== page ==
If you want the whole story,
we'll have to play 19...
My mother swears my writing career began when I was about 2 and couldn't keep my hands off books. Since then, I've put a pen to everything from college entry essays for friends to technical abstracts to sports copy for a toy in production. A personal highlight was a proclamation declaring a friend's birthday "Dishonorable Derelict Day," written on a brown bag that had formerly held a six-pack.
Oh, and I wrote a lot of newspaper and magazine articles, starting in high school, where I edited the Patterson Press, and college, where I was sports editor of the University of Maryland's daily Diamondback.
In the locker room
I wanted to be Woodward or Bernstein, but so did every other budding writer -- journalism school enrollment was at an all-time high. Having been a sports nut since my dad took me out to Memorial Stadium to watch Johnny Unitas in the rain and snow, I decided to join the wave of women sportswriters, and went to work at the Baltimore News American right out of college. After three years there, I joined the original staff at USA Today, serving duty on the sports copy desk and then covering soccer and general assignment sports and sports features until 1985.
That's when I discovered California and started looking west for a new job. The Sacramento Bee hired me to cover the Oakland A's, who went from terrible to terrific during my years on the beat. In 1986 I became known as "The Rat Lady" after a player sent me a gift-wrapped rat to bring attention to what he considered to be the injustice of women entering the clubhouse; that backfired, ultimately costing him his job and motivating me to join three other women sportswriters in forming the Association for Women in Sports Media in 1987. The baseball writing experience inspired me to write a memoir called "Lady in the Locker Room," which was published in 1993 and received great reviews (though not great royalties).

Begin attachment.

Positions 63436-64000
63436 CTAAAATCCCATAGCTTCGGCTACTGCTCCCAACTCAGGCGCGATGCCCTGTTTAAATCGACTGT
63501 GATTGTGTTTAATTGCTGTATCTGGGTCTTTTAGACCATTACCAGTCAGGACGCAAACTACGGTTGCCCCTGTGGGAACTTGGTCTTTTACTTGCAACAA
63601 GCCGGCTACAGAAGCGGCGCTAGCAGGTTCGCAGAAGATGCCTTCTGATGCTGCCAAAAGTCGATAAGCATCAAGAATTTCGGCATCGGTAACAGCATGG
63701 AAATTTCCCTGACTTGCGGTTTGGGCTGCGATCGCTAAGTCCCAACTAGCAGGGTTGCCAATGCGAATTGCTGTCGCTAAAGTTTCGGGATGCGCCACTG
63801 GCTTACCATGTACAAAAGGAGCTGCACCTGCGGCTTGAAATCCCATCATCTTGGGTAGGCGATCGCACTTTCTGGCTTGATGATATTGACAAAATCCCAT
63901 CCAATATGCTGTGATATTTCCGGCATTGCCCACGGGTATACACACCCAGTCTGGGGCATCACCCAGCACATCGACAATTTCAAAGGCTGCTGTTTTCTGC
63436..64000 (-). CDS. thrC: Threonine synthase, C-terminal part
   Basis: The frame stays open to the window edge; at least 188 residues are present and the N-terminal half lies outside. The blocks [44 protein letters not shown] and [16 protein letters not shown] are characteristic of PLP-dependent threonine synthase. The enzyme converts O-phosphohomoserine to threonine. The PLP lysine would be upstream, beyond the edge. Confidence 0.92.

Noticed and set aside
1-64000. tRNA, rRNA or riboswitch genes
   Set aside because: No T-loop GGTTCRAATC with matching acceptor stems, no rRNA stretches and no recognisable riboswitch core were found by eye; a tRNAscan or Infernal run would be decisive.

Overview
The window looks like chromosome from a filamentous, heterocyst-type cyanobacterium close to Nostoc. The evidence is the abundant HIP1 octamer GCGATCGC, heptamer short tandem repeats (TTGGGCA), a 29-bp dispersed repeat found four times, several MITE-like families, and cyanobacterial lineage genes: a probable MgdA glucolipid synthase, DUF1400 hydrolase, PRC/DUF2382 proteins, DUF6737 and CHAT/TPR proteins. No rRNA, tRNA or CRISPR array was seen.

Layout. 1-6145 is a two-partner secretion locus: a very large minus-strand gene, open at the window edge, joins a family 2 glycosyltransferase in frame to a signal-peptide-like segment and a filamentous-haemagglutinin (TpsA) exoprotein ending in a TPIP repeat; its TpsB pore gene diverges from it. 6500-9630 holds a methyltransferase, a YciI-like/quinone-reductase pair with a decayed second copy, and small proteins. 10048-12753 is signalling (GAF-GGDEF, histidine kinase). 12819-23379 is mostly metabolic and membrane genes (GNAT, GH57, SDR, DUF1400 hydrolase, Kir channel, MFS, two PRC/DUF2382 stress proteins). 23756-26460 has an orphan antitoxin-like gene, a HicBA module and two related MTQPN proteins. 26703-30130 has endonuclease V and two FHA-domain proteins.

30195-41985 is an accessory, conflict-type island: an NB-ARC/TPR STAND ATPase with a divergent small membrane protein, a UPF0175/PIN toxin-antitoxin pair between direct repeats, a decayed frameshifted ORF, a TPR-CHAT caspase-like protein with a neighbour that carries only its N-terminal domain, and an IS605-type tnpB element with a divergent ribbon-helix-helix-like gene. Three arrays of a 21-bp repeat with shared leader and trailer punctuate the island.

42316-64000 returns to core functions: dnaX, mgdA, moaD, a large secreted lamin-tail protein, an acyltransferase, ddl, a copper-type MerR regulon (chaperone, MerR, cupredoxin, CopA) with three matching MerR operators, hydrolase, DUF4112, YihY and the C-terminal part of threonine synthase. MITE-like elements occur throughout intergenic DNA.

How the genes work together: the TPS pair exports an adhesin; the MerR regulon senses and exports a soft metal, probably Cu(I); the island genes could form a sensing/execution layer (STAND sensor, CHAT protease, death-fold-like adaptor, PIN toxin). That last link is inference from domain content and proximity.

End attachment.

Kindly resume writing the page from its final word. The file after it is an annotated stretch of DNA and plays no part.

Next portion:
I left the Bee in 1992 and freelanced for magazines and corporate clients. There was an exciting stint in media relations for World Cup Soccer 1994 at Stanford, and then a return to the newspaper business and a 15-year journey through a delightful variety of jobs at the San Francisco Examiner and then Chronicle. These included news copy desk editor, sports copy desk editor, golf writer, real estate section staffer, features copy editor, home-and-garden reporter, general feature writer, and, finally, travel editor. I moonlighted for two years to complete work on a paralegal certificate at S.F. State in 2005. I also wrote a second book, "Northern California Golf Getaways," with Cori Kenicer (now Brett) – again, great reviews, not so great royalties.
A fresh start
In 2009 I left the Chronicle and moved to Oakland, California, to pursue new opportunities in the endlessly interesting world of writing. Within a year, I had launched “GottaGoGolf,” the online magazine for women who love the game (and who miss “Golf For Women” magazine). The magazine premiered Oct. 1, 2010, and went monthly on Feb. 1, 2011.
Following a March 2012 edition of the magazine, a new website was launched at www.gottagogolfmag.com to build the brand and grow traffic for a renewed publishing cycle when funding allows. The magazine’s more than 4,000 subscribers receive monthly email newsletters and keep in touch on the Facebook page.
Currently I write for clients including Golden Gate University and The Institutional Real Estate Letter as I complete my next book, “Confessions of a Golf Slut.” This book -- a memoir about the amazing gifts I have received, not because I am good at golf but just because I play -- is the one that's going to make every woman want to take up the game.